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01.12.2018 | Research article | Ausgabe 1/2018 Open Access

BMC Medical Research Methodology 1/2018

Harmonization of delirium severity instruments: a comparison of the DRS-R-98, MDAS, and CAM-S using item response theory

BMC Medical Research Methodology > Ausgabe 1/2018
Alden L. Gross, Doug Tommet, Madeline D’Aquila, Eva Schmitt, Edward R. Marcantonio, Benjamin Helfand, Sharon K. Inouye, Richard N. Jones, for the BASIL Study Group
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Electronic supplementary material

The online version of this article (https://​doi.​org/​10.​1186/​s12874-018-0552-4) contains supplementary material, which is available to authorized users.
Sharon K. Inouye and Richard N. Jones contributed equally to this work.



This study aimed to describe the level of agreement of three commonly used delirium instruments: the Delirium Rating Scale-Revised-98 (DRS-R-98), Memorial Delirium Assessment Scale (MDAS), and Confusion Assessment Method-Severity (CAM-S).


We used data from a prospective clinical research study, in which a team of trained lay interviewers administered each instrument along with supporting interview and cognitive assessments in the same group of patients daily while in the hospital (N = 352). We used item response theory methods to co-calibrate the instruments.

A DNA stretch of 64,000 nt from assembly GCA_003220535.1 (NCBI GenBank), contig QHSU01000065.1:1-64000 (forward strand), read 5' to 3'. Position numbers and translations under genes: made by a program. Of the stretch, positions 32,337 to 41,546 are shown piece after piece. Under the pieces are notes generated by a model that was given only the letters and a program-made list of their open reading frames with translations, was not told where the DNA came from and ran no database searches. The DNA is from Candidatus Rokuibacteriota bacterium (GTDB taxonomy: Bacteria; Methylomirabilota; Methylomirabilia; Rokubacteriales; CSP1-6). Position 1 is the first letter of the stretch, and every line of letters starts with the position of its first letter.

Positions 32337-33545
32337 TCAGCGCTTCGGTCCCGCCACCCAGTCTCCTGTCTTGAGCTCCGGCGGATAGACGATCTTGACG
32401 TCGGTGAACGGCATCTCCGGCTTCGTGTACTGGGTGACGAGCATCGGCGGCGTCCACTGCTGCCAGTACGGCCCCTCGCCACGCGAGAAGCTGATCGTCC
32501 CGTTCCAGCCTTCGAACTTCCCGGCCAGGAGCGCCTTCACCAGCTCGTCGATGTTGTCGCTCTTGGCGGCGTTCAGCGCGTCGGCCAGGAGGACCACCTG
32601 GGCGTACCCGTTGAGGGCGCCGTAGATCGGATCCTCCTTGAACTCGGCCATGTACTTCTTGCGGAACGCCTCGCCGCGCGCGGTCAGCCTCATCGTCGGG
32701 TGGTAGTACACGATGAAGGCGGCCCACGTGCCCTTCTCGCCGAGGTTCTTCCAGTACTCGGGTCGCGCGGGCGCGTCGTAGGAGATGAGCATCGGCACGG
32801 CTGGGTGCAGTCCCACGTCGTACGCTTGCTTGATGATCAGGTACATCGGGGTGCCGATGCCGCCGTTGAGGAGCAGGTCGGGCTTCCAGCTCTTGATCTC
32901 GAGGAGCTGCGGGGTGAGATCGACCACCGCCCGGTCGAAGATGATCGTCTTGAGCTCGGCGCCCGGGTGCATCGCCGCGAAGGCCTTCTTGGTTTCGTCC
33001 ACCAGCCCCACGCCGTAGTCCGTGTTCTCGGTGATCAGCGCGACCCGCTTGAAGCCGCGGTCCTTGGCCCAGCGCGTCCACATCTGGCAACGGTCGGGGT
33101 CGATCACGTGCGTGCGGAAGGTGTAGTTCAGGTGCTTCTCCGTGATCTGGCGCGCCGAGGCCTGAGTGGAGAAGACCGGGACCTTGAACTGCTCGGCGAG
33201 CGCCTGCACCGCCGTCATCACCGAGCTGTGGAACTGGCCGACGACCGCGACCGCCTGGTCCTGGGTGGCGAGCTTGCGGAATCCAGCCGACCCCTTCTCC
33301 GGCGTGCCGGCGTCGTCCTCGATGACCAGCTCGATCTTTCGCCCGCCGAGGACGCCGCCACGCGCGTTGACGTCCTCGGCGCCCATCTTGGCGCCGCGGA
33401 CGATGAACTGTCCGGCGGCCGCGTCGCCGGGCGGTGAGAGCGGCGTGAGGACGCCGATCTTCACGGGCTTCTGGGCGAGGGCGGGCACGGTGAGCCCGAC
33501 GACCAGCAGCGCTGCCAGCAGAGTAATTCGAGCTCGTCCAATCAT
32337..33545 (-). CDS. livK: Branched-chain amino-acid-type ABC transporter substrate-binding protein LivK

The latent traits underlying the three measures, capturing the severity of a delirium assessment, had a high degree of correlation (r’s > .82). Unidimensional factor models fit well, facilitating co-calibration of the instruments. Across instruments, the less intense symptoms were generally items reflecting cognitive impairment. Although the intensity of delirium severity for most in the sample was relatively low, many of the item thresholds for the delirium severity scales are high (i.e., in the more severe range of the latent ability distribution). This indicates that even people with severe delirium may have a low probability of endorsing the highest severity categories for many items. Co-calibration enabled us to derive crosswalks to map delirium severity scores among the delirium instruments.


These delirium instruments measure the same underlying construct of delirium severity. Relative locations of items may inform design of refined measurement instruments. Mapping of overall delirium severity scores across the delirium severity instruments enabled us to derive crosswalks, which allow scores to be translated across instruments, facilitating comparison and combination of delirium studies for integrative analysis.
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